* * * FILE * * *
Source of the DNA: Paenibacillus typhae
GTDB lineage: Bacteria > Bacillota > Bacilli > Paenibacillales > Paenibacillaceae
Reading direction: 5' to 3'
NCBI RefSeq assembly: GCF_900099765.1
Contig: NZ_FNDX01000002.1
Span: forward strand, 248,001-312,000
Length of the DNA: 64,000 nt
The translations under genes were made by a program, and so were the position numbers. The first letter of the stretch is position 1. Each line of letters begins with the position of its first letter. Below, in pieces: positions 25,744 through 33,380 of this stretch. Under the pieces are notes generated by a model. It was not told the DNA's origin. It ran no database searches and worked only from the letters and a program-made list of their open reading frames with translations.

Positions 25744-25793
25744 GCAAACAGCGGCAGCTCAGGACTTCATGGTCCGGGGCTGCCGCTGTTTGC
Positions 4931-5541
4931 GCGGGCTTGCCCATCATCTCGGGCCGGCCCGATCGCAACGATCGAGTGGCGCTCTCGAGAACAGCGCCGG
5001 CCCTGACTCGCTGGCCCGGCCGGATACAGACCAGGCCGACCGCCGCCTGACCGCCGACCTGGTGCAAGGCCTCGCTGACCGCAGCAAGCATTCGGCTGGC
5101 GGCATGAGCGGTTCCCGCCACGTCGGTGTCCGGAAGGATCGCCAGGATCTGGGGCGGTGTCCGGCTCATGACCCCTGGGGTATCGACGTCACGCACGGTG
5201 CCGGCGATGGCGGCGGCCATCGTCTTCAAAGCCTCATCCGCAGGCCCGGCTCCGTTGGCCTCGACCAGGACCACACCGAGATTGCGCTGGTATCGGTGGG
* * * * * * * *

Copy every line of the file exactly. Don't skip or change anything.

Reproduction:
Source of the DNA: Paenibacillus typhae
GTDB lineage: Bacteria > Bacillota > Bacilli > Paenibacillales > Paenibacillaceae
Reading direction: 5' to 3'
NCBI RefSeq assembly: GCF_900099765.1
Contig: NZ_FNDX01000002.1
Span: forward strand, 248,001-312,000
Length of the DNA: 64,000 nt
The translations under genes were made by a program, and so were the position numbers. The first letter of the stretch is position 1. Each line of letters begins with the position of its first letter. Below, in pieces: positions 25,744 through 33,380 of this stretch. Under the pieces are notes generated by a model. It was not told the DNA's origin. It ran no database searches and worked only from the letters and a program-made list of their open reading frames with translations.

Positions 25744-25793
25744 GCAAACAGCGGCAGCTCAGGACTTCATGGTCCGGGGCTGCCGCTGTTTGC
Positions 4931-5541
4931 GCGGGCTTGCCCATCATCTCGGGCCGGCCCGATCGCAACGATCGAGTGGCGCTCTCGAGAACAGCGCCGG
5001 CCCTGACTCGCTGGCCCGGCCGGATACAGACCAGGCCGACCGCCGCCTGACCGCCGACCTGGTGCAAGGCCTCGCTGACCGCAGCAAGCATTCGGCTGGC
5101 GGCATGAGCGGTTCCCGCCACGTCGGTGTCCGGAAGGATCGCCAGGATCTGGGGCGGTGTCCGGCTCATGACCCCTGGGGTATCGACGTCACGCACGGTG
5201 CCGGCGATGGCGGCGGCCATCGTCTTCAAAGCCTCATCCGCAGGCCCGGCTCCGTTGGCCTCGACCAGGACCACACCGAGATTGCGCTGGTATCGGTGGG